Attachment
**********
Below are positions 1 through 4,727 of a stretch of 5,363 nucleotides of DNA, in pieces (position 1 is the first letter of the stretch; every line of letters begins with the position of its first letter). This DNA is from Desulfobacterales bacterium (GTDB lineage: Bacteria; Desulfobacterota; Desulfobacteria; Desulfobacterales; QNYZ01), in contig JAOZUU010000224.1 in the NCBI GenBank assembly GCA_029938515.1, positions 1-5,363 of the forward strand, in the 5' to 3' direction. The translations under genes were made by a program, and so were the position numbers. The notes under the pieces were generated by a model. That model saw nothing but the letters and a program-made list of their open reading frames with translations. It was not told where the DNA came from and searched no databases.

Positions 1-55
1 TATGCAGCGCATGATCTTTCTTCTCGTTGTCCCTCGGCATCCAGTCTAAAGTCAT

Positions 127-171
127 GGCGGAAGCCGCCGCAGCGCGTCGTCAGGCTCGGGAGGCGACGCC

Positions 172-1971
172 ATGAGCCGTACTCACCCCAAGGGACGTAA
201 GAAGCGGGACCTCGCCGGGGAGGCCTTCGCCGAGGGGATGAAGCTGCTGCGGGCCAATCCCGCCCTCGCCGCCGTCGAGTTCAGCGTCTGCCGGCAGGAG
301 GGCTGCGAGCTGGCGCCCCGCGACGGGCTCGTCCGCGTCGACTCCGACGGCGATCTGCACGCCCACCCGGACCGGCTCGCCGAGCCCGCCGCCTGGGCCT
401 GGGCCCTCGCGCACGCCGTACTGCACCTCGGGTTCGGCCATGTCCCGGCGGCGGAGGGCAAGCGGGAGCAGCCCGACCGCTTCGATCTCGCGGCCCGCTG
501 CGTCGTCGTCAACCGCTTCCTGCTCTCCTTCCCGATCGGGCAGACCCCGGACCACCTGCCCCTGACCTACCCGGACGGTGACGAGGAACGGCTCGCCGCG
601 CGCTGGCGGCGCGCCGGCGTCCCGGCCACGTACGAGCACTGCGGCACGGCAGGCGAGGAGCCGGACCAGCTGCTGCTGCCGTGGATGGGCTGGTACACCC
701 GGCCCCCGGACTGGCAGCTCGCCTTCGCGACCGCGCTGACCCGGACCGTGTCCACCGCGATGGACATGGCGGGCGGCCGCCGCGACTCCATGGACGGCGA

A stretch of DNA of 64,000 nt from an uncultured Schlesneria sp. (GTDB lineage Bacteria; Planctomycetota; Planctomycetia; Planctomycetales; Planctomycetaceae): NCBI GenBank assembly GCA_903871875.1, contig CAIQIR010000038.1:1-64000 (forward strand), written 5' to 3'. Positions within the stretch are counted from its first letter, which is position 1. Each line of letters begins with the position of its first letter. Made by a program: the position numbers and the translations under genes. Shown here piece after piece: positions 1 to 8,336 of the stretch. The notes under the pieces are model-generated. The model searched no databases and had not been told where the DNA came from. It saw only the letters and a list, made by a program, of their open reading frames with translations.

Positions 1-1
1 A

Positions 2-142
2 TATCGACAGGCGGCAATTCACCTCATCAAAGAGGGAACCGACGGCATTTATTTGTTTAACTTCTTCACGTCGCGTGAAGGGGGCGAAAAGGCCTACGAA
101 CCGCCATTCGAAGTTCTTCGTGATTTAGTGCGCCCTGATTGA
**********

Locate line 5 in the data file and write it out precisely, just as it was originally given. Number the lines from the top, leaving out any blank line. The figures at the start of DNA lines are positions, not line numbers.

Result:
127 GGCGGAAGCCGCCGCAGCGCGTCGTCAGGCTCGGGAGGCGACGCC